The repeal of a U.S. anti-corruption “resource extraction rule,” which passed Congress late last week, leaves Canadian companies with much tougher reporting rules than their American peers, putting the two countries on divergent paths.
If and when President Donald Trump signs off, U.S.-listed energy and mining companies will no longer be required to disclose taxes and payments made to governments, a move at odds with rules in 30 other countries.
The rule, which took a decade to craft, was finalized in the twilight of Obama’s presidency and slated to take effect next year. But, under the rarely-used Congressional Review Act, recently-enacted rules can be overturned in 60 working days if both houses and the president sign off on it. It has only been successfully used once before.
Trump is widely expected to green-light the reversal, especially given his administration’s decision Friday to undo many of the regulations on Wall Street, put in place in an attempt to prevent a repeat of the 2008 financial collapse. Mining advocates and civil society groups alike told the Financial Post they are hopeful the move will not undermine global reporting standards.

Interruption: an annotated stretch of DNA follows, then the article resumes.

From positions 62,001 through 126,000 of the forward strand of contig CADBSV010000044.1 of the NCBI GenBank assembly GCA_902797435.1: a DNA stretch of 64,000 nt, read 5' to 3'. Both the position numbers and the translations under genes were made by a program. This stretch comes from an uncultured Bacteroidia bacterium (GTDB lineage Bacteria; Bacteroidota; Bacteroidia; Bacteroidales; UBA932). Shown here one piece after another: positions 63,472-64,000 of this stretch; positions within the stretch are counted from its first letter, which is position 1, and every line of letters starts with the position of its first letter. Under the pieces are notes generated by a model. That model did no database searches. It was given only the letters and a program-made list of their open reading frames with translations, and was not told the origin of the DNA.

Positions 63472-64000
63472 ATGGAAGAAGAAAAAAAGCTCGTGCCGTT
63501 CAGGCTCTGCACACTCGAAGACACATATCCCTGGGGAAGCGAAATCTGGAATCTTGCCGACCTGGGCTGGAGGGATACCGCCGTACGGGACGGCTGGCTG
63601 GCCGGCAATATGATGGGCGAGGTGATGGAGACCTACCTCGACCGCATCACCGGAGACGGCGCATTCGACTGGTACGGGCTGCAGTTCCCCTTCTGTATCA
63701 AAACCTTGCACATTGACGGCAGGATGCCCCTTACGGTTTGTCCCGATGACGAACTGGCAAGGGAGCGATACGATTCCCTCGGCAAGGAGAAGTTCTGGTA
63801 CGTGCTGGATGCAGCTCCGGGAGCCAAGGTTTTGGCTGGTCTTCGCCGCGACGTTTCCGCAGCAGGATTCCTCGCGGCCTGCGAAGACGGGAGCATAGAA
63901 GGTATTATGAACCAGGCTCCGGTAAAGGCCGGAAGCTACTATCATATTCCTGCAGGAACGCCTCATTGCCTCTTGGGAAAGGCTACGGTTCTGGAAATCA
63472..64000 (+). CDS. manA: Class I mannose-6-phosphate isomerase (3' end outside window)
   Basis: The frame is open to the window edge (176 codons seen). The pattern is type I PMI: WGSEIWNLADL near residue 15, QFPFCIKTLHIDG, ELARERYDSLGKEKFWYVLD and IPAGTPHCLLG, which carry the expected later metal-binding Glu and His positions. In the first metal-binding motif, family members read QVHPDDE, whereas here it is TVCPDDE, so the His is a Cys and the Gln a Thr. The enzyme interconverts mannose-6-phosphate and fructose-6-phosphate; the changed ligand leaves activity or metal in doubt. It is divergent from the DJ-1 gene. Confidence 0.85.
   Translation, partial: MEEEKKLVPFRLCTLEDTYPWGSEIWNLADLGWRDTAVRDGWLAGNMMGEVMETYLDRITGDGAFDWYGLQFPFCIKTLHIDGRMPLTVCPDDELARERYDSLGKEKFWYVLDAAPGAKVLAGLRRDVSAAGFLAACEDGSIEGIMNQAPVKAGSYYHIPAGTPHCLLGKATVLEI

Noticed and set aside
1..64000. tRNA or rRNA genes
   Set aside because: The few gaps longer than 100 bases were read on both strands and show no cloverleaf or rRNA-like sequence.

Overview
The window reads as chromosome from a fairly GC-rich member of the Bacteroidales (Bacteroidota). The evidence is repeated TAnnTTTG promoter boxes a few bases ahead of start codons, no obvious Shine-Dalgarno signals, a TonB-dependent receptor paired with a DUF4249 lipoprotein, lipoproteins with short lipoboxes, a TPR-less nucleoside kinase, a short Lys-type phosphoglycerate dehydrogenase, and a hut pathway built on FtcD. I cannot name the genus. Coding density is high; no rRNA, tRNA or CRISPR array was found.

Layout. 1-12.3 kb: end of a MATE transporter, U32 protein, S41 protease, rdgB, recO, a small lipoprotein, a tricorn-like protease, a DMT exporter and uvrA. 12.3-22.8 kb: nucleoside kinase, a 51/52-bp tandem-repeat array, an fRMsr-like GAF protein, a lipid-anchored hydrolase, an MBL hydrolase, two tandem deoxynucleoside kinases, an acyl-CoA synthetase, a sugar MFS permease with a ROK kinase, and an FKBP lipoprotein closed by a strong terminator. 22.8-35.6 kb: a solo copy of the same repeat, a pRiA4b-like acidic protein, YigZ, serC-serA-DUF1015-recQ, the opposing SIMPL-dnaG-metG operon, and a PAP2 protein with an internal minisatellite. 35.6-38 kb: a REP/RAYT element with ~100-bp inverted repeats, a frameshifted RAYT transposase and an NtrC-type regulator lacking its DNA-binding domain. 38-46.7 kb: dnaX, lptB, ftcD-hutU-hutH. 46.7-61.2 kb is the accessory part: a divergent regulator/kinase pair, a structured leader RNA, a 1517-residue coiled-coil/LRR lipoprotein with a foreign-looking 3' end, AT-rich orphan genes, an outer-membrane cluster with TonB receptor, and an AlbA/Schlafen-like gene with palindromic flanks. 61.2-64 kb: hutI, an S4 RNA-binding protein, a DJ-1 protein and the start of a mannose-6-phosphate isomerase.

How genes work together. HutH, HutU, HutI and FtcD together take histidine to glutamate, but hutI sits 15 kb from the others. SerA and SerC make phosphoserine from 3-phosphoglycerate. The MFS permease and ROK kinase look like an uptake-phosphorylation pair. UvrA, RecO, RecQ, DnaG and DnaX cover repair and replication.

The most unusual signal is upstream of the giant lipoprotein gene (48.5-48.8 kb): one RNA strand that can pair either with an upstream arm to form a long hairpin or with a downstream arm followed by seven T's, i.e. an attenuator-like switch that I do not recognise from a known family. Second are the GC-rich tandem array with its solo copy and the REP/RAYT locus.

Ben Chalmers, vice-president of sustainable development aid for the Mining Association of Canada, said he sees no reason the U.S. move would start a trend in the opposite direction among Canadian companies.
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